Are Your Meetings Effective? Measure Your Meeting "Net Promoter Score"

Do you run effective meetings?

When was the last time someone left one of your meetings and told everyone, “that was a GREAT meeting. You’ve really got to come next time.”

Do you have a good sense of what they are saying?

Would they come if they had a choice?

Many companies use the idea of the Net Promoter Score asking the “Ultimate Question” to measure their customer service. This question asks, “on a scale of 1-10 how likely would you be to recommend us to your friend or colleague?” The system’s not perfect, but there is beauty in its simplicity. The best information comes from taking a deeper look at what the “promoters (those who would recommend) say vs. the “detractors (those who would not).”

Try ending your meetings with a simple question

Would you recommend this meeting to a friend?

or variations on the theme…

Was this meeting a good use of your time?

Will you be more effective as a result of this meeting?

Do You Have Meeting Promoters or Detractors?

Consider the last meeting you facilitated. Would you have more promoters or detractors? What would each of these groups say on their way out the door.

Themes from meeting promoters

“The meeting had a clear purpose and agenda”

“All the right people were there”

“Everyone contributed”

“We stayed right on topic”

“We made lots of decisions”

“I know just what to do next”

Themes from Meeting Detractors

“It was more of a one-way information dump”

“I am not really sure what that meeting was about”

“The right people weren’t there”

“We didn’t stay on topic”

“We didn’t make any decisions”

“We were just there to update our boss”

How do you know your meetings are effective? When is the last time you asked?

PS: You may find this article from Patrick at Hello Focus intriguing. Some interesting stuff about meetings here!

Posted in Results & Execution and tagged , , , , , , , .

Karin Hurt

Karin Hurt helps human-centered leaders resolve workplace ambiguity and chaos, so that they can drive innovation, productivity and revenue without burning out employees. She’s the founder and CEO of Let’s Grow Leaders, an international leadership development and training firm known for practical tools and leadership development programs that stick. She’s the award-winning author of four books including Courageous Cultures: How to Build Teams of Micro-Innovators, Problem Solvers, and Customer Advocates and Winning Well: A Manager's Guide to Getting Results-Without Losing Your Soul and a hosts the popular Asking For a Friend Vlog on LinkedIn. A former Verizon Wireless executive, Karin was named to Inc. Magazine’s list of great leadership speakers. Karin and her husband and business partner, David Dye, are committed to their philanthropic initiative, Winning Wells - building clean water wells for the people of Cambodia.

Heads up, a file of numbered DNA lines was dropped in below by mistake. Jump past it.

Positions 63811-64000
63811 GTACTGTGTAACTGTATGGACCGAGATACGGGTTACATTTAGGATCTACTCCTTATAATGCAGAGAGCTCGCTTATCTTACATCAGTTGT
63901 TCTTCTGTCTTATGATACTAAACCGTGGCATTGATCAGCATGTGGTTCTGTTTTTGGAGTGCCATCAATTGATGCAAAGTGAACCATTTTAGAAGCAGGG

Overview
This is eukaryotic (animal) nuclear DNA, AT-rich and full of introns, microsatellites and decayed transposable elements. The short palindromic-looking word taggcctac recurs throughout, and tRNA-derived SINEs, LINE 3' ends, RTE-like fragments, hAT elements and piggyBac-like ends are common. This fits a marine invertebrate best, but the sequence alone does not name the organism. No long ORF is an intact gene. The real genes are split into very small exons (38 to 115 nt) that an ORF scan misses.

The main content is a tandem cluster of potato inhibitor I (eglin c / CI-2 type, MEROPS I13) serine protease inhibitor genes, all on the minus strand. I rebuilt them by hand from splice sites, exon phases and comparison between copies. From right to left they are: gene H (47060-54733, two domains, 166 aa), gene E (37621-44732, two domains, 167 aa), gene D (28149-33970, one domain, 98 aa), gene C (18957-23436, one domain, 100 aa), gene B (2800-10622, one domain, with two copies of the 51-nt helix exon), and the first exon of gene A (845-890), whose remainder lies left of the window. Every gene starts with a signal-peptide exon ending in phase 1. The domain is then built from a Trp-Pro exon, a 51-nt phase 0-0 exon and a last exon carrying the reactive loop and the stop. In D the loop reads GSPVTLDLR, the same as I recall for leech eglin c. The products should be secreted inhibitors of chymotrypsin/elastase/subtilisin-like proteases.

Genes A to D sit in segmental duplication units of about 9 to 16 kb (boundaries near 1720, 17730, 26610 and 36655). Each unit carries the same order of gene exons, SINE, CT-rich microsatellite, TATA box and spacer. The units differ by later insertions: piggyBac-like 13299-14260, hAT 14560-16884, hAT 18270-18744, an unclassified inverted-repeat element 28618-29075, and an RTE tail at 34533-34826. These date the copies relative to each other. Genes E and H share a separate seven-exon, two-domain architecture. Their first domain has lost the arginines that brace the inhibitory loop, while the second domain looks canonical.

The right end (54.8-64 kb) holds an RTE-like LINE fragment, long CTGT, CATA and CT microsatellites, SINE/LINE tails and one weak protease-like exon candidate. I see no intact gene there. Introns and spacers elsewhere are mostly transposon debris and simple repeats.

1. The motivation for having the meeting can play a big role in it’s success. If the intent is to truly help and/ or develop those attending; those seem to be the meetings that get rave reviews. If it is just informational or to push a personal agenda… that’s when many tune out or shut-down. You nailed the biggest point: We all know when meetings aren’t being effective. Yet most of us, myself included, don’t typically solicit feedback. Why is it we are reluctant to ask why? And, when we get the feedback, why are we so slow to try something new?

  2. Eric, thanks so much for you your great comment. Yes, the motivation is key… i think this is particularly problematic when we have standing meetings that become a habit. If we are not careful, those meetings can morph into meetings without a clear purpose. I have to remind myself to ask for feedback… I don’t always do that either.

  3. I find that the first thing a meeting needs is a goal. Once you know what the meeting is going to be about, you can build your agenda, you know not to invite the wrong of people, and the meeting will end with real decisions being made.

    By the way, in Agile development teams, they have retrospective meetings, where they talk about three things.
    (1) what was good and they want to keep
    (2) what was bad and they want to drop
    (3) what needs to be better and what they need to do to improve

    Seems like a good idea no matter what industry you are in 🙂

    • Retrospectives are usually very interesting too, as different people find different things valuable (and different things bad). As usual, you need to maintain a sort of balance.

    • Avi, thanks again. I agree… all of this is so vital, and yet it requires the discipline to take the time to do it… and not move on to the next thing. I really appreciate your insights.

  4. Hi,
    Your article on effective meetings is very informative and really a good resourceful content. However the success of a meeting depends on various pre-requisites such the relevant participants, suitable time & venue, a clear cut agenda for the meeting and the minimum time which is allotted to it.
    Please visit our Blogs and share your views with us
    Thanks and Regards,
    Ruhi Desai,
    Senior Business Development Manager @ Sapience Analytics Pvt Ltd

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